Tue Mar 21, 2023
March 21, 2023

Bolsonaro’s false nationalism and imperialist interests in Amazonia

The fires in Amazonia acquired a global dimension. Mobilizations of the youth, workers, intellectuals, artists, scientists, and thousands of people spread through social media and took the streets of several Brazilian cities and all over the world.

Jeferson Choma – PSTU Brazil

Pushed by the wave of protests, Bolsonaro made a statement on national TV network promising to fight the fires with the help of the military. He heard panelaços[1] from north to south of the country. There is no reason to believe in the words of this government that recently legalized a large list of agrochemicals for extensive use, many of them banned worldwide. A government that encourages large farmers, miners, and loggers to invade indigenous lands and Conservation Units.

Not by chance, a group of farmers, loggers and land grabbers promoted the “day on fire” in the freeway BR-163 to show support for Bolsonaro’s policy of loosening Ibama’s[2] inspection operations in Amazonia. How to believe in a government that substituted an American company for the respected National Institute of Space Research (Inpe) to monitor fires? It’s a president that definitely can’t be taken seriously when he leaves only three Ibama officials to inspect Altamira’s[3] area, the country’s top deforesting city, or that even says that preserving the environment “is a vegan thing.” Soon after Bolsonaro received the governors of the Amazon states and said almost nothing about the fires. He only claimed his commitment of not demarcating any indigenous land. Therefore, his promises are as false as the Statues of Liberty outside the Havan Stores[4].

Bolsonaro and the military: Trump’s lackeys

And the worst part is that Bolsonaro’s bravados were accompanied by the bluffs of his generals. General Villas Bôas, for example, wrote on a social network that France does not have “moral authority” to deal with the matter, and spoke about “threats of military deployment” based on what the French president said.

Now, the military are accomplices of Bolsonaro’s selling-out. They are part of the clearing of all oversight bodies, such as Ibama and the Chico Mendes Institute for Biodiversity Conservation (ICMBio). It is enough to remember that the Minister of the Institutional Security Cabinet (GSI), General Augusto Heleno, criticized the Inpe for reporting an increase of more than 80% in Amazonia deforestation only this year. He said, “it would be convenient for us not to boast that.” There was even a general from the government team who said: “In my day there was no Ibama to piss off.”

But it is necessary to make a correction. The military are not only complicit in the destruction and delivery of the Amazon to the United States. They were architects of all this. The military dictatorship [1964-1985] presented a new vision to exploit the region and was responsible for the Amazonia internationalization.

The dictatorship reinforced Brazil’s submission role in the imperialist system. The military built highways and opened access to natural resources in the region to national and international economic groups. Mining provinces, such as the Serra dos Carajás, were disclosed to large national and foreign economic groups, such as the US Steel, the large American mining company. They contracted an aerial photography survey from a US company, whose data went to the hands of the US Steel, which “discovered” Carajás, the largest mineral province on the planet at the time.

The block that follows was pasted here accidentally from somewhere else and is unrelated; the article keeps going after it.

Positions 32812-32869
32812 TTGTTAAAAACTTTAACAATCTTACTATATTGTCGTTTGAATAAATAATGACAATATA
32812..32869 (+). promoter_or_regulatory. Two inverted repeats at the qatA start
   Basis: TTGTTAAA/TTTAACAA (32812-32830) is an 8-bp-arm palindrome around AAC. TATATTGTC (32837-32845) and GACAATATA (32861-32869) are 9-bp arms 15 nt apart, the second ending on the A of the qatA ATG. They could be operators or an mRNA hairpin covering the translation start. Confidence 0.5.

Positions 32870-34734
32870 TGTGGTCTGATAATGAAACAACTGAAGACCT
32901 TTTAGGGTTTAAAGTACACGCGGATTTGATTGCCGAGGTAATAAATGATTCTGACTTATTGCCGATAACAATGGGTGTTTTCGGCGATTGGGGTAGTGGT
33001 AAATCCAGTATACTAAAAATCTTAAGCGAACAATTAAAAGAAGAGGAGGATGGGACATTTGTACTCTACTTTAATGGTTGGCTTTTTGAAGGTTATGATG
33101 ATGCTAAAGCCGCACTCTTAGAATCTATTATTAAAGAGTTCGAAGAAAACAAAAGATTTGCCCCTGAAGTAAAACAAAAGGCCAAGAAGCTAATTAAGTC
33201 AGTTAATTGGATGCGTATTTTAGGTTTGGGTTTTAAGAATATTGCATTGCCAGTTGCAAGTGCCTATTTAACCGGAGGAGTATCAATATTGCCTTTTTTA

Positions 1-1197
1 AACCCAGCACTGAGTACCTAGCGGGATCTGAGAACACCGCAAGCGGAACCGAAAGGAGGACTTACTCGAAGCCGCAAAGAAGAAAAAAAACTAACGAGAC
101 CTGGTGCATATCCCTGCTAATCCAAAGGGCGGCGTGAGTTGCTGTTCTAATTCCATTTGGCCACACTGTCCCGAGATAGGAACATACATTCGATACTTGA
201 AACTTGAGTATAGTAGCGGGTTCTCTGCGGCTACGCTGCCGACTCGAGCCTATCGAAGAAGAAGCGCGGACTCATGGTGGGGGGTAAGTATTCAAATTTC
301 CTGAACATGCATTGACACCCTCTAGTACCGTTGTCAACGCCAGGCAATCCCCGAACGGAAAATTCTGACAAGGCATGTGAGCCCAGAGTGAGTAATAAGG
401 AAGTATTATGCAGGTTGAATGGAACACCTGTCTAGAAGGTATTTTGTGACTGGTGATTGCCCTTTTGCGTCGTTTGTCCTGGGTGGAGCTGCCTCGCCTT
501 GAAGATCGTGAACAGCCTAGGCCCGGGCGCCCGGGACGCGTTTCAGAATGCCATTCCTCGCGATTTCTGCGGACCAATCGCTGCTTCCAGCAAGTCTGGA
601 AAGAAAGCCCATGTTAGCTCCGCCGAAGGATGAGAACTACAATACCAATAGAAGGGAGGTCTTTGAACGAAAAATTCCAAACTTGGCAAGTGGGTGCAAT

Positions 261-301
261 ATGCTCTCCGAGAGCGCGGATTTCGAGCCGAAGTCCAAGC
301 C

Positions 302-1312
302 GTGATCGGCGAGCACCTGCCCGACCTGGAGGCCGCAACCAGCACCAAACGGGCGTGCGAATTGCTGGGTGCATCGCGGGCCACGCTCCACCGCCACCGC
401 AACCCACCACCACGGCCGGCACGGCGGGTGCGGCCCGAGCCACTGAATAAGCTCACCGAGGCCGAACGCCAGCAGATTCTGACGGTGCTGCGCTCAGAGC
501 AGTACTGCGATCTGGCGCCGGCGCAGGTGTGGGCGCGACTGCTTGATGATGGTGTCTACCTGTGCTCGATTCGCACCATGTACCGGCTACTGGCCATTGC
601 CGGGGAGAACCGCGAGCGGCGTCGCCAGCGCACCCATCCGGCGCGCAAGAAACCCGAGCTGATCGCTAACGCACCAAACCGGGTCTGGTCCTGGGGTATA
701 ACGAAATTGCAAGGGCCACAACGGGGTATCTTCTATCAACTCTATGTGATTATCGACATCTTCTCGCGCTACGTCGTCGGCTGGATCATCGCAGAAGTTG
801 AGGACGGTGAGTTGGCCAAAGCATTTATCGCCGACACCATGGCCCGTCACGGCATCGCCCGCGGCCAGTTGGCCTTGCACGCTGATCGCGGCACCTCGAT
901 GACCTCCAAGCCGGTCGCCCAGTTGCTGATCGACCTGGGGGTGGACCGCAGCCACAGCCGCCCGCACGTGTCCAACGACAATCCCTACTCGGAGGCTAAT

They waited with arms wide open the American billionaire Daniel Keith Ludwig, a maniac who won an area of ​​the size of Sergipe state (around 22,000 km2), at Amapá/Pará border. Thus, Ludwig took over an area with 290 million tons of bauxite. “When the ’64 coup occurs, the first president of the dictatorship, Castelo Branco, calls him and says: ‘You may come because Brazil is a safe country now,’” recalls the professor at the Federal University of Pará, Gilberto Marques, in an interview to the Opinião News [in Portuguese] ( https://www.youtube.com/watch?v=kEQhITInKU0&t=27s ).

Therefore, the military do not have any “moral authority” to speak in defense of Amazonia or national sovereignty. They are not more than members of a lackey government of Trump that salute the US national flag.

Macron is also an imperialist ruler

Before the G7 meeting, the president of France, Emmanuel Macron, said on TV that Amazonia is a “common good,” and called for the mobilization of the central countries of capitalism against the clearings. The French politician evoked the old speech on the “Amazonia internationalization” that has been repeated for years in the diplomatic milieu and in the mainstream world press.

At the G7 meeting, the countries that lead world capitalism said they agree to “help” in the fight against the fires in Amazonia. They are like vultures that fly over the carrion.

In the past, the former vice president of the United States, Al Gore; the former president of France, François Mitterrand; and Henry Kissinger, old wolf of US imperialism and former advisor to several US president, made statements similar to Macron’s on the need for Brazil to “accept relative sovereignty over Amazonia.”

This type of statement deserves rejection; it is an interference in our sovereignty that evokes the myth of internationalization to hide a strong colonial desire of imperialist nations to appropriate Amazonia’s natural resources.

It is also of titanic hypocrisy as if the central countries of capitalism had nothing to do with the destruction of the Amazon Rainforest. If Amazonia’s history is the history of the looting and genocide of its people, it should be remembered that this was done by large foreign companies associated with the national capital and the Brazilian state.

Macron’s France, it is worth remembering, still holds a colony in the Amazon, the French Guiana, a territory with huge gold reserves, ready to be exploited.

Bolsonaro said Macron has a “colonialist mentality,” as if his allies like Trump or Israeli officials didn’t have it. But he also attacks indigenous peoples and quilombolas[5] while revealing his colonial mentality when he said that he wants the United States to take part in a joint development program for Amazonia. “When I met Trump a few days ago I told him that I want to open the Amazon region to be exploited in association with the US,” said the colonized mind last April 8.